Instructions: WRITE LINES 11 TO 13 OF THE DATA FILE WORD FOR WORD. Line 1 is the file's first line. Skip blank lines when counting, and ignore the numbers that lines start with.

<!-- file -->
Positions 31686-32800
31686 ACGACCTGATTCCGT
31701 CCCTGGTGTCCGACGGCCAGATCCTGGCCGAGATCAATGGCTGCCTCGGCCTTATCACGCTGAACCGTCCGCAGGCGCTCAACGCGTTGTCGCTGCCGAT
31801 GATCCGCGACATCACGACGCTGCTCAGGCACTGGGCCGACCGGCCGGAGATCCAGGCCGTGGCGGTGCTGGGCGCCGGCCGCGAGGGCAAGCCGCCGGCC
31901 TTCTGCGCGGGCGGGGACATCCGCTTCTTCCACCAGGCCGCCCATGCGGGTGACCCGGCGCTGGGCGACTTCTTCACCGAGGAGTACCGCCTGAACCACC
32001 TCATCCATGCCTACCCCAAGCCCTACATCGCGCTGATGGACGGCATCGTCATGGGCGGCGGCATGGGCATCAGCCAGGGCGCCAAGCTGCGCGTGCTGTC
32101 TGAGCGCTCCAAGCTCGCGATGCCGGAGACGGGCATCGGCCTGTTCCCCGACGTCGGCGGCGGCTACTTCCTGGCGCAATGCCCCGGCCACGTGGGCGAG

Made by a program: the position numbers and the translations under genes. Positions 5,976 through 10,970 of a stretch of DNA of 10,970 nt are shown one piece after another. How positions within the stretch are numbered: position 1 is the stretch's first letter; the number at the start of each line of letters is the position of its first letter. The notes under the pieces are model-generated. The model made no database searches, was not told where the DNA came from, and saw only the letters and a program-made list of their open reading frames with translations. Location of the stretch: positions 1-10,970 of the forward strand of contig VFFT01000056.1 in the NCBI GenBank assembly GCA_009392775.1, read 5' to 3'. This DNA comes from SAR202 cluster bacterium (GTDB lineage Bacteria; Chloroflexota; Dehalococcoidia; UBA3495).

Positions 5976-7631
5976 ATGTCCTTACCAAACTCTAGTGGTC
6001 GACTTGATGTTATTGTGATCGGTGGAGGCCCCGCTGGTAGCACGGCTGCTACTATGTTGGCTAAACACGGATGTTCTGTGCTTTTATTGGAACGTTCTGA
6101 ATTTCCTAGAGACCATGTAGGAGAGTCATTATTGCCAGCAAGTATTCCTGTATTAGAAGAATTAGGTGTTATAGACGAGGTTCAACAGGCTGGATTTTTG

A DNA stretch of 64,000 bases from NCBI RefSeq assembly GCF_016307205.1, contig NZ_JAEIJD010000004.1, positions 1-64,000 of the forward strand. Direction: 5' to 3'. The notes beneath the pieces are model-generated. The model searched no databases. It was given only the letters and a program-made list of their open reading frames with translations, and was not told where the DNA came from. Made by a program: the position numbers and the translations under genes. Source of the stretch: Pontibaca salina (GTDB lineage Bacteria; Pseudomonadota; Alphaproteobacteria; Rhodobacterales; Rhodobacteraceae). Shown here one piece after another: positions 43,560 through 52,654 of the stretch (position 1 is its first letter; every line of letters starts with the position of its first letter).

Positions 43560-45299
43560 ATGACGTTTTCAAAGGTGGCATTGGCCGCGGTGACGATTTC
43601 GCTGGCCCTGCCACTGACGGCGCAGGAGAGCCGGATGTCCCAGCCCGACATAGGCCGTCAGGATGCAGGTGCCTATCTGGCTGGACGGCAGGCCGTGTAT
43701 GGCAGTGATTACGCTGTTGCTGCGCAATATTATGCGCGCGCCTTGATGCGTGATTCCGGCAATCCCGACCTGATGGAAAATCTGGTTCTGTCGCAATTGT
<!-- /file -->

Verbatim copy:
6001 GACTTGATGTTATTGTGATCGGTGGAGGCCCCGCTGGTAGCACGGCTGCTACTATGTTGGCTAAACACGGATGTTCTGTGCTTTTATTGGAACGTTCTGA
6101 ATTTCCTAGAGACCATGTAGGAGAGTCATTATTGCCAGCAAGTATTCCTGTATTAGAAGAATTAGGTGTTATAGACGAGGTTCAACAGGCTGGATTTTTG

A DNA stretch of 64,000 bases from NCBI RefSeq assembly GCF_016307205.1, contig NZ_JAEIJD010000004.1, positions 1-64,000 of the forward strand. Direction: 5' to 3'. The notes beneath the pieces are model-generated. The model searched no databases. It was given only the letters and a program-made list of their open reading frames with translations, and was not told where the DNA came from. Made by a program: the position numbers and the translations under genes. Source of the stretch: Pontibaca salina (GTDB lineage Bacteria; Pseudomonadota; Alphaproteobacteria; Rhodobacterales; Rhodobacteraceae). Shown here one piece after another: positions 43,560 through 52,654 of the stretch (position 1 is its first letter; every line of letters starts with the position of its first letter).